Violent incidents took place in previous elections in West Bengal too, but the 2021 Assembly elections seem the worst (“5 killed as violence mars fourth phase of polling in West Bengal”, April 11). The Centre, particularly the Home Minister, will be blamed for the deaths as the Central forces were brought in to maintain law and order and ensure violence-free polling. The Chief Minister’s remark earlier that people should “gherao” the Central forces was shocking. That the forces shot the voters without resorting to lathi charge first, citing self-defense, is deplorable. These elections will stand as an example of how democratic principles were thrown to the winds. The Election Commission seems toothless. The Bengal elections are a disgrace to electoral democracy.
This is a rejoinder to A.R. Venkatachalapathy’s article on the editorial page titled “The world knew him as Periyar’s editor” (April 10). It is in specific reference to the “dodgy academic (who) tried to steal Anaimuthu’s thunder by trying to upstage him in publishing of these volumes”. I am the academic being referred to. I am an academic and teacher to many generations of Tamil scholars, and retired Professor and Head of the Department of Tamil Literature at the University of Madras. Even though the writer has not mentioned the name of the “dodgy academic”, there is no one else who has worked on this area in Tamil, till date.
This rejoinder is not so much to put on record the credentials of my life’s work or this specific work on Madras Secular Society and my scholarly debate with Anaimuthu Ayya. To think that I even intended to or could “upstage” Anaimuthu Ayya is laughable at best. It is to address, in the public sphere, this culture of belittling the work of significant scholars. This is not new in the Tamil context. However, new generations of scholars have emerged who refuse to engage in propagating such graceless public behaviour. For Professor Venkatachalapathy to take an unsubstantiated dig at a fellow intellectual in a scholarly eulogy for someone of the calibre of Anaimuthu Ayya is uncalled for and does disservice to scholarly work.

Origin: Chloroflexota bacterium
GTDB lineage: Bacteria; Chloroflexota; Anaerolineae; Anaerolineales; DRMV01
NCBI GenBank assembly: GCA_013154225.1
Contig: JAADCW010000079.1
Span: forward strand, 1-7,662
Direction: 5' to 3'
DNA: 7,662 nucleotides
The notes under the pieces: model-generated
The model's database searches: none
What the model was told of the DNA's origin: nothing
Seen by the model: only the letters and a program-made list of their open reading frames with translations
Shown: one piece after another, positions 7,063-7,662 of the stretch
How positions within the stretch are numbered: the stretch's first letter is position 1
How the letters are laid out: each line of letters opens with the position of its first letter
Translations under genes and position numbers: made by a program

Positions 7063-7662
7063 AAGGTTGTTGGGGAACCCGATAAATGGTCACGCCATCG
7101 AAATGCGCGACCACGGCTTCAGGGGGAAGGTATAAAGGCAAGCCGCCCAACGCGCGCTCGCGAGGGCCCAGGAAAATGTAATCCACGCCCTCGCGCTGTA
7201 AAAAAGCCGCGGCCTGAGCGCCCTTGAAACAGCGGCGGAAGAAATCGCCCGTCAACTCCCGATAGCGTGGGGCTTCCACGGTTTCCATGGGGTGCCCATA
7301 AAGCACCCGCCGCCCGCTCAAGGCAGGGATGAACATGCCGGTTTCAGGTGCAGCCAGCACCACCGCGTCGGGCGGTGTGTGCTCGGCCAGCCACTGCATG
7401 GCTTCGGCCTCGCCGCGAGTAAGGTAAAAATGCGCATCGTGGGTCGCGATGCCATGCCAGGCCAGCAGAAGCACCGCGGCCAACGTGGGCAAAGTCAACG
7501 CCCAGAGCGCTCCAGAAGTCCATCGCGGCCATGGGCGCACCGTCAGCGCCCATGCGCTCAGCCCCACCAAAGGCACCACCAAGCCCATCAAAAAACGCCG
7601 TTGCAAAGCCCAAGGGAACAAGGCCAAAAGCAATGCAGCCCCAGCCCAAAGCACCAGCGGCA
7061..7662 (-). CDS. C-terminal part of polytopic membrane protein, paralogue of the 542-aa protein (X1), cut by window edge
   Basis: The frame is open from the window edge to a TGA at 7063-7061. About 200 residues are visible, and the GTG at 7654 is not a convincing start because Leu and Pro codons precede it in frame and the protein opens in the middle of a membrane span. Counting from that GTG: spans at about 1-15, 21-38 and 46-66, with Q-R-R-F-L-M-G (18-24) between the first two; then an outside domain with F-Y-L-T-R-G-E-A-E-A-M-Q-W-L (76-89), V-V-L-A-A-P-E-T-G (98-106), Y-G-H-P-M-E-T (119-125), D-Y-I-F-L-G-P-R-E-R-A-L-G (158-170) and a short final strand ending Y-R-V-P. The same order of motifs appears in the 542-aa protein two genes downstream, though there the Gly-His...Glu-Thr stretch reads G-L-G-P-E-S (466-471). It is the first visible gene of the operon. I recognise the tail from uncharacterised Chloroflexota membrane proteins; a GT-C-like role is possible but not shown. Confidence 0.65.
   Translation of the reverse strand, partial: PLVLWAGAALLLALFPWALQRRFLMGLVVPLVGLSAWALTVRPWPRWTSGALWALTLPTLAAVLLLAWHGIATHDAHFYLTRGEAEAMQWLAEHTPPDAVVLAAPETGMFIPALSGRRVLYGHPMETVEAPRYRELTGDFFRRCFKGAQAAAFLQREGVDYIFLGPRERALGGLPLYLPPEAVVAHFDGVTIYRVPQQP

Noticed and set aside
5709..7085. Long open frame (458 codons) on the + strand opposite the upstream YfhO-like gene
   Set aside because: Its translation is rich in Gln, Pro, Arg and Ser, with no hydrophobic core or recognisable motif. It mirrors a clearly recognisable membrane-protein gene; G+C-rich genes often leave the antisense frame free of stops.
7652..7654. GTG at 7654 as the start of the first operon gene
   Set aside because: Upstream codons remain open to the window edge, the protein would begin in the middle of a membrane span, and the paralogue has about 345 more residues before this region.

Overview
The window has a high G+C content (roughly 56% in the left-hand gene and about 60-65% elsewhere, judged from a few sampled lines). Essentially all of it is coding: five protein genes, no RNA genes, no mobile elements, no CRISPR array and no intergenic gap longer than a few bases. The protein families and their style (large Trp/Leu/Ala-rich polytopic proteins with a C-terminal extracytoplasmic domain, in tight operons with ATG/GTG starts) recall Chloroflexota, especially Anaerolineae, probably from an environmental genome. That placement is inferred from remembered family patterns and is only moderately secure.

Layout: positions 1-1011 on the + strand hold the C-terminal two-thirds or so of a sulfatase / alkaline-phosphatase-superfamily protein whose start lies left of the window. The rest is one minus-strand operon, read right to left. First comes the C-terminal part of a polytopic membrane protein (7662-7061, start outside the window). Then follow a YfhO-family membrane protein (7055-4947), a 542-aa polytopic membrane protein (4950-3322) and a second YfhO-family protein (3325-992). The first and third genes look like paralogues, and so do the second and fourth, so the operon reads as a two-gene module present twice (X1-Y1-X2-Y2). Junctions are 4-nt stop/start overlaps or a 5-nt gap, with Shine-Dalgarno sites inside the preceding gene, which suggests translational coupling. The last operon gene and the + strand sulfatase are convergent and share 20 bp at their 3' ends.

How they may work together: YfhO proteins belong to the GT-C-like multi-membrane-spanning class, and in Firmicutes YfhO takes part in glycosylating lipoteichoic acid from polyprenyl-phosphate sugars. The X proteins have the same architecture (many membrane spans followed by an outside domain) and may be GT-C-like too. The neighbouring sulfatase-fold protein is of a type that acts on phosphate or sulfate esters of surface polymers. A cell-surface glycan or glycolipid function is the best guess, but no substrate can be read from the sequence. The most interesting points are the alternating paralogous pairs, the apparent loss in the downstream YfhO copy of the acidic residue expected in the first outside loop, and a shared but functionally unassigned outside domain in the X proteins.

The results of the study are not unexpected (“Protection from reinfection may last only months: study”, April 11) . The challenges raised by the emerging variants and the declining neutralising antibody levels might contribute to the lack of protection against reinfection. But it is pertinent to remember that vaccination prevents severe reinfection and hospitalisation in most instances. Therefore, the results of this study should not discourage people from getting vaccinated. It only means that booster doses of the vaccines may be required, or that the vaccines have to be tweaked against the newer variants to provide immunity. Vaccination and COVID-appropriate behavior, including mask wearing and social distancing, are the only tools we have.
Political parties and leaders including the Prime Minister, Home Minister and leaders of the Opposition have all participated in campaigns and road shows and addressed large rallies in regions where Assembly elections have been held or are being held. And now, after everything is over, they are busy blaming each other and the people, and requesting everyone to take care, as the pandemic rages on. It is distressing to see not just our carelessness but also the blatant hypocrisy of our leaders.
In a democracy, an elected regime is obliged to provide basic necessities like food, accommodation, clothing and vital healthcare facilities to all its citizens (“SC hears plea to decriminalise begging”, April 11). Begging is not a profession and people are coerced to beg due to reasons like poverty and starvation. It is not a failing of the individual but of the government. Therefore, criminalising begging is a concealed attempt to evade the duty of providing people necessities.